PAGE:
Colton Pring is a recent graduate of Peyton High School and was impressed by the recent display of equipment at the MiLL open house event, and industry’s support of the program.
“It’s hard to comprehend that so many people have come together here,” he said.
Pring was one of the first students at the Peyton wood program and graduated this year. He will be attending college-level classes at the MiLL when they start.
A trio of Widefield High School students are taking classes and attended the open house event. Tenth grader Tim Blair, a sophomore in woods manufacturing, said that he had been in a woodshop before, “but nothing like this.”
“We had to spend a month learning before even using the saw,” he said.
Ninth grader Andy Gutierrez initially thought the woods manufacturing program would be fun, but it’s also helped him learn things like fractions.
“Just in a week you learn so much,” he said. “Now that I’m taking this and liking it, it would be a good job to have.”
Jeremiah Gittleman, another ninth grader, said that he wants to continue with the program and learn how to build cabinets.
“I never imagined something like this,” he said. “I thought it would be just another woodshop.”
Support from Stiles
Stiles Machinery Inc. has been a major supporter of the program, and has already supplied a number of machines to the Colorado Springs training center, including a Weeke Venture 480 CNC machining center.
Derek Hart, representing Stiles at the recent event, said that Stiles University is working with the MiLL to help them train students on the equipment provided by Stiles. (Equipment is loaned to the training center by the machinery companies.)
Hart also worked with MiLL to help them identify the best machines that would provide worthwhile training to students.
The Weeke Venture CNC router was operated during the event and proved to be a crowd pleaser.
“It’s a draw for someone to see the high technology,” Hart said.
Training for teachers
“The next big push is the adult classes, including military, college students, industry students, and adult students and teachers,” Mattson said.
Also coming soon will be CTE training for industrial arts teachers and administrators who want to bring professional, industry-oriented programs to their classrooms.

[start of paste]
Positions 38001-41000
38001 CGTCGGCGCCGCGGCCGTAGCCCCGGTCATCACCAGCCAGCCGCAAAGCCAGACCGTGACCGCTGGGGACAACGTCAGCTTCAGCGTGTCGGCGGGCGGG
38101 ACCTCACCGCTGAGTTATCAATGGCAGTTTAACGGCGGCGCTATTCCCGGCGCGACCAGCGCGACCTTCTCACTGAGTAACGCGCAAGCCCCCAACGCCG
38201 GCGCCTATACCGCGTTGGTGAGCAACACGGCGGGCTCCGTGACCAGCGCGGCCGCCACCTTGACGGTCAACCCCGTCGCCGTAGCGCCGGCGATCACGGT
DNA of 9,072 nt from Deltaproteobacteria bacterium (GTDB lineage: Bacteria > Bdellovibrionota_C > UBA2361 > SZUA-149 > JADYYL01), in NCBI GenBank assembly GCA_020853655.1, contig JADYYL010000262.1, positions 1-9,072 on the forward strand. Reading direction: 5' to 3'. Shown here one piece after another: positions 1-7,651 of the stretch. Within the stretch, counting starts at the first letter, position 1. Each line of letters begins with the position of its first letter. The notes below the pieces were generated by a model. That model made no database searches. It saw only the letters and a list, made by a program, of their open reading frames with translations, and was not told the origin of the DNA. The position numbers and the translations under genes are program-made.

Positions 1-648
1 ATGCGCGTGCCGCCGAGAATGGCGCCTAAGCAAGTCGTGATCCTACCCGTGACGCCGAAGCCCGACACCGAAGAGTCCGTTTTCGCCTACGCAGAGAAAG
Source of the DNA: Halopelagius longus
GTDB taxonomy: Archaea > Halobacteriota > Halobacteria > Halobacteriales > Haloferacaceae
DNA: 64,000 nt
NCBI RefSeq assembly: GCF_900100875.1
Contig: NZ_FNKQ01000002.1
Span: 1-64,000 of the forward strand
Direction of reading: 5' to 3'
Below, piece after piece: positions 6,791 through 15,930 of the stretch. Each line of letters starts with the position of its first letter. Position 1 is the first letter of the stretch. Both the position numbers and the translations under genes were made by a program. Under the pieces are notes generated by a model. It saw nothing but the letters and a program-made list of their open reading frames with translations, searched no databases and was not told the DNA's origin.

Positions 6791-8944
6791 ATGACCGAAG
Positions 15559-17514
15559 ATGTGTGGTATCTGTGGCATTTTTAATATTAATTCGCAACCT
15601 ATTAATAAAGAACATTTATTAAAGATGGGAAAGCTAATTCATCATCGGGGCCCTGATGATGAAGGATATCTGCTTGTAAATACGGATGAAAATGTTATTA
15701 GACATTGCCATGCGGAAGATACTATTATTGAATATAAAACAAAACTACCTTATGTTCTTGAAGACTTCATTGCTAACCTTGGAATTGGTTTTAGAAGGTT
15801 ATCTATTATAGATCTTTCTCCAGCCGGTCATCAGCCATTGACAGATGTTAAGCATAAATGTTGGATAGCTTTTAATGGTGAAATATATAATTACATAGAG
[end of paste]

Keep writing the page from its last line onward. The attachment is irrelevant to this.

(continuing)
“We have developed a new curriculum and need to get it into public education.”
“Teachers have to come to MiLL classrooms, become certified in WCA standards, and then receive the curriculum. We’re trying to make it low cost. Our teachers will be teaching how to teach the MiLL model.
“We’re also working on getting college course credit for coursework taken at MiLL. And we’re still working on partnerships there.”
The IWF management committee and its owner groups WMMA and WMIA made a $25,000 donation that was given to the MILL from IWF. The MiLL is an EDUcation member of the Woodwork Career Alliance.
What has been the biggest challenge so far?
Mattson mentioned four: Finding leaders who could execute the vision; His moving to Colorado; Finding the building for the MiLL and paying for it; Then getting all that machinery to Colorado.
For more information contact: Tim Kistler, superintendent: firstname.lastname@example.org, Dean Mattson, Founder & President, The MiLL: email@example.com, Rosemary Mattson, Executive Assistant to Dean Mattson: firstname.lastname@example.org
Or go to the MiLL’s website and provide an email to get updates and more information: http://themillco.org.
Local contractors go extra mile for MiLL
Dean Mattson and the MiLL team built relationships with the local contractors, including wiring and air conditioning companies.
Mattson said that local contractors have been willing to put in an extra effort and even work on their own time because they believe the project “means something.”
Specifically, project managers and technicians from Copestone General Contractors and Foster Electric Corp. volunteered to complete the job. They felt this is something significant that’s helping people. They did work on their own time to complete the building.